2020’s class of Top 30 under 30 sustainability leaders shape #nextnormal

Even in the midst of the pandemic, young people are leading the push to better the world

As COVID-19 swept the globe, #climatestrike marches were cancelled, bans on single-use plastic were put on hold, along with, well, everything. The pandemic also brought into sharp focus widening societal divides, with youth, women, and racialized and marginalized communities feeling the brunt of the economic fallout. During the first wave of the pandemic, nearly one in four Canadians under the age of 30 were NEET – not in employment, education or training – according to Statistics Canada. Polling from TD Bank shows that BIPOC (Black, Indigenous and people of colour) youth were hardest hit.

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International Chamber of Commerce demands “bold climate action”

Paris-based ICC offers 10 sustainable finance proposals for heading off climate catastrophe

A recent Morgan Stanley study calculated that meeting the Paris Agreement’s goal of curbing global warming by 2050 will require an investment of US$50 trillion in five areas of technology: renewable energy, electric vehicles, carbon capture, biofuels and hydrogen power.

It’s a daunting number. But decision makers in business and government are slowly realizing that the cost of inaction is even greater.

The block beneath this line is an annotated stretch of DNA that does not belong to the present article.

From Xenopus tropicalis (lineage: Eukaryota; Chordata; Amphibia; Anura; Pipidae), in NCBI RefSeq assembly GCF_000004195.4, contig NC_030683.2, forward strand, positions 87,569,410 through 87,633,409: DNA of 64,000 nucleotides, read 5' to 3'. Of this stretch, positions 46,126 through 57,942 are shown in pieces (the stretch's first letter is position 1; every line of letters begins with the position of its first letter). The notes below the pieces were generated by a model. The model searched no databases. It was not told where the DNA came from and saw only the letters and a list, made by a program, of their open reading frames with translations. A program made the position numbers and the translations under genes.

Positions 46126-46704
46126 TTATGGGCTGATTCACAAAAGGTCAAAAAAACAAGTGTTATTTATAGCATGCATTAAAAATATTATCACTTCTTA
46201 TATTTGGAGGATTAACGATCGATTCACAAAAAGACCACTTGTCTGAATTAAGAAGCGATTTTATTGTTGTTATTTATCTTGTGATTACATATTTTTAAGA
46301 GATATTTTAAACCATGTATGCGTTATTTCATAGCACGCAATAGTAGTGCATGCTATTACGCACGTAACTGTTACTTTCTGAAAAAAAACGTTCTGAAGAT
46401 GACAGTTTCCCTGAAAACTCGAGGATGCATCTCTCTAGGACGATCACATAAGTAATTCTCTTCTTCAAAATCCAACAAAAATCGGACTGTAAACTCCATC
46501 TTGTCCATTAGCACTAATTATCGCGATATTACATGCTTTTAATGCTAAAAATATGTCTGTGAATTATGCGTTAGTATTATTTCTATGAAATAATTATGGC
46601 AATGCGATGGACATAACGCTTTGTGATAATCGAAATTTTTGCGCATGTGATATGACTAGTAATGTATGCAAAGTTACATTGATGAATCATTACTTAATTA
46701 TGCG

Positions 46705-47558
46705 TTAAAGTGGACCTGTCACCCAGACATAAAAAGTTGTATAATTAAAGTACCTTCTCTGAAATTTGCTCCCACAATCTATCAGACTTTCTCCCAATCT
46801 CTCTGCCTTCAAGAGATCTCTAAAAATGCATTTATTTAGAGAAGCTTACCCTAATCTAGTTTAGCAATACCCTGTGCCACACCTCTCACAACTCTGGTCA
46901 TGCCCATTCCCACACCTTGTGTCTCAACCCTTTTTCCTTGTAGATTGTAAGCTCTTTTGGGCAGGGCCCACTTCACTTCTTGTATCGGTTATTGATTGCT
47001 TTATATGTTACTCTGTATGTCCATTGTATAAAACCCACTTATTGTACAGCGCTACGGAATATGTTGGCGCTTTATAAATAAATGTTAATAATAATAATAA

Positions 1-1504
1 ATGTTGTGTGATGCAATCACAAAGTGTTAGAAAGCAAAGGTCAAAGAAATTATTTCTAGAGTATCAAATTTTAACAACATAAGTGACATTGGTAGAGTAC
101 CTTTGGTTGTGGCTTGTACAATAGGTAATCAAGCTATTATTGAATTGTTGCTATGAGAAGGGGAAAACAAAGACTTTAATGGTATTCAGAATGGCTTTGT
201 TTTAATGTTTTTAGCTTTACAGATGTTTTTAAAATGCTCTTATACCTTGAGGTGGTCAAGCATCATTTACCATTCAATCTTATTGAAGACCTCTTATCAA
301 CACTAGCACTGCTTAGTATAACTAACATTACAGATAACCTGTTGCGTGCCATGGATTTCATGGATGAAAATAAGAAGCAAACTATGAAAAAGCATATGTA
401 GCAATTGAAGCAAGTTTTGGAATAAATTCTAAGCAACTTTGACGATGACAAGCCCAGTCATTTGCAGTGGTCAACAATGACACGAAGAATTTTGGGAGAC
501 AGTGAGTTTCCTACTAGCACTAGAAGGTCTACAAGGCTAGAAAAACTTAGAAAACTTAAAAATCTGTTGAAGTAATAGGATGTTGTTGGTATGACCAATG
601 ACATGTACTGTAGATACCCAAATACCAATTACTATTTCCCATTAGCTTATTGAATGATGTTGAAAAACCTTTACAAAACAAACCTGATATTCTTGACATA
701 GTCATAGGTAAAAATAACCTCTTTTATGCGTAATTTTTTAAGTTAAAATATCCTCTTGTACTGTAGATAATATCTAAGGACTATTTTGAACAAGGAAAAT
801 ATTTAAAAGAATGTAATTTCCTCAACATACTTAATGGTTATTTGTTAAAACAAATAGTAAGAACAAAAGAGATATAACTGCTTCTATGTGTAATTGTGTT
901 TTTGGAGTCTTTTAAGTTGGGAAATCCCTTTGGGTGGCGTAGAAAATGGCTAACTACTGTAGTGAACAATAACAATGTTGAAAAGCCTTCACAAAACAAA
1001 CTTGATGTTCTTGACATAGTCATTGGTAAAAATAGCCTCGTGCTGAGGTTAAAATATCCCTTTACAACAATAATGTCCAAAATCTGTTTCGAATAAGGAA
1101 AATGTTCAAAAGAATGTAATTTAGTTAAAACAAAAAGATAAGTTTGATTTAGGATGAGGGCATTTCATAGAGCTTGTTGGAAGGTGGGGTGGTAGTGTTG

The latest converts: the International Chamber of Commerce (ICC), a Paris-based institution that has spent more than a century lobbying for free trade and regulatory transparency. In a Dec. 5 letter to the world’s finance ministers, ICC Secretary General John W.H. Denton pushed for concerted policy actions “in support of sustainable development and bold climate action.”

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Youth rising: Meet 2019’s top 30 under 30 sustainability leaders

From climate advocates to zero-waste social entrepreneurs, this year’s winners are fighting for a greener future for all

As world leaders descended upon New York City for the UN Climate Action Summit in September, millions of young people gathered in more than 200 countries on seven continents to make their voices heard. They walked out of their classrooms, their workplaces and their homes to join a 16-year-old Swedish girl in demanding that the climate crisis be treated like the emergency it is.

It’s been just over a year since Greta Thunberg felt compelled to take time off school every Friday to demand more from those in the halls of power. Twelve months later, she may be the highest-profile sustainability leader under 30 (having graced the covers of Time, GQ and Teen Vogue), but she is far from alone in her leadership. Young people are rising.